It is so rare that one of the flagship newspaper editorial boards in Texas tries to talk sense to government that we should give them credit when they do.  Case in point:  today’s editorial “Pull back on rapid tax increases” in the Austin American-Statesman.

There is a lot of good sense in this piece, but I think the most crucial part, the part that should resonate throughout the state to every school district board, is this:

For its part, the school district should put a moratorium on building new schools until all seats in existing schools are filled. That requires shifting boundaries, which is tough politically.


It’s a waste of money to continue building new schools while seats in existing schools are empty.


School trustees should not put a tax increase referendum before voters in November or May. They know the city already is planning a big bond package and Central Health also is contemplating raising taxes.


The Austin school district has more than enough money in reserves to satisfy district needs, and this is the time to use those funds. Piling another tax increase on top of what the city, county and other taxing entities are likely to charge will only worsen factors that are pricing longtime residents out of Austin.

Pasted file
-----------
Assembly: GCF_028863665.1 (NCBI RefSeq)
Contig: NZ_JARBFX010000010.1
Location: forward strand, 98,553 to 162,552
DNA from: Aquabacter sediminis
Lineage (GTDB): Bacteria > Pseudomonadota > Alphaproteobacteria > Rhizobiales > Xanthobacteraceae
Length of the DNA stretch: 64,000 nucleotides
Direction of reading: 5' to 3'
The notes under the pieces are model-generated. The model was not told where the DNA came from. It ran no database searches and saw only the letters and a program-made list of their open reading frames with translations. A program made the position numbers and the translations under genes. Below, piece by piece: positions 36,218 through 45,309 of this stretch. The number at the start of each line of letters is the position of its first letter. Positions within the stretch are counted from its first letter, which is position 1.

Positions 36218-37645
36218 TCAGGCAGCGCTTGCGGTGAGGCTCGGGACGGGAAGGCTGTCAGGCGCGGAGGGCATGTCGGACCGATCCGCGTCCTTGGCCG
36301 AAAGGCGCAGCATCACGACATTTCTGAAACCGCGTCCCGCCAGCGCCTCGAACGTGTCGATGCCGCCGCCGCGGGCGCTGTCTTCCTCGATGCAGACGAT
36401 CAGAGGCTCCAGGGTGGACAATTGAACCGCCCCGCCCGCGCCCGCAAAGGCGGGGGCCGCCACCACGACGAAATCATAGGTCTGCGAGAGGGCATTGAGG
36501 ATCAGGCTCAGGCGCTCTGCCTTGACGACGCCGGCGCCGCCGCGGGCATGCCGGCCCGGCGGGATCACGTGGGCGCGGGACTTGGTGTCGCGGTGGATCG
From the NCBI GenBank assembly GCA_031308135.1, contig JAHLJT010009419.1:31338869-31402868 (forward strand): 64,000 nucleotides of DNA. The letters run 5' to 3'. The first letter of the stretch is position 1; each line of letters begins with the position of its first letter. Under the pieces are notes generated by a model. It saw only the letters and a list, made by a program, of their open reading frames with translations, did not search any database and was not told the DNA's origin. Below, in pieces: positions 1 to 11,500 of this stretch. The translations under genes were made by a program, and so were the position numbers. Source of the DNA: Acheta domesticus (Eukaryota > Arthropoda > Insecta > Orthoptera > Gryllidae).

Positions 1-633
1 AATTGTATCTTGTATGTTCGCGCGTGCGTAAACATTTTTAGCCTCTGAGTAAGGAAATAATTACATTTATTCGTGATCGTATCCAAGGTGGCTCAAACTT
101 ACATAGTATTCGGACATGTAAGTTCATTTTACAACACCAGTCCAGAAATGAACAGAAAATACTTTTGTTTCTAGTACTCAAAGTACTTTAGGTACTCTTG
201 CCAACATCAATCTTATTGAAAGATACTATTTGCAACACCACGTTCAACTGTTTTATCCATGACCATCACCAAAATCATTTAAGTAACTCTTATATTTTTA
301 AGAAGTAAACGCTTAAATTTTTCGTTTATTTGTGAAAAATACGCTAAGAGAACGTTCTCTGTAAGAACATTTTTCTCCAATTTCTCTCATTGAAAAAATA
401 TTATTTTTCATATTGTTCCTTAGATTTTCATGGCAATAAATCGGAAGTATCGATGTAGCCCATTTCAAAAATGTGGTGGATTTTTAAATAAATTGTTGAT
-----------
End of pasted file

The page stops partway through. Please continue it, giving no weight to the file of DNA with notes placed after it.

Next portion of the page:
Can we get an “amen”!

This needs to be taken to heart.  While there are good reasons for new construction when there is significant, sustained growth, and while there is no doubt that taxpayers should always have the final say, school districts would do well to take into account all the factors available before raising taxes or asking for bond funds.

With the current school finance debate, it is especially crucial that school officials practice extreme prudence and caution with spending.  Before pointing a finger at the pink dome, before storming the gates, school districts need to make sure their own financial stewardship is above board.  And here is the most liberal-leaning newspaper in the state of Texas telling Austin ISD to do exactly that.

Every school administrator should take notes (and while we’re at it, it wouldn’t hurt for more in the fourth estate to echo these sentiments either).

There is plenty more to love in this editorial.  Making clear that the city, the health district, the county, the school districts are all responsible for an unwieldy tax burden sounds so familiar, but not from those pages.  And this line:  “Solutions for managing costs start with telling the public the truth about their taxes.”

Of course, Empower Texans has been saying this or something like it all along.  That right there is one of the founding principles of the tea party movement.  Shocking, I know.

We need more truth-in-government, and we need more investigation to pull back the curtain on taxation.  A little sunlight never hurt anyone.  Clearly, while it may have been painful to admit, the Statesman agrees.


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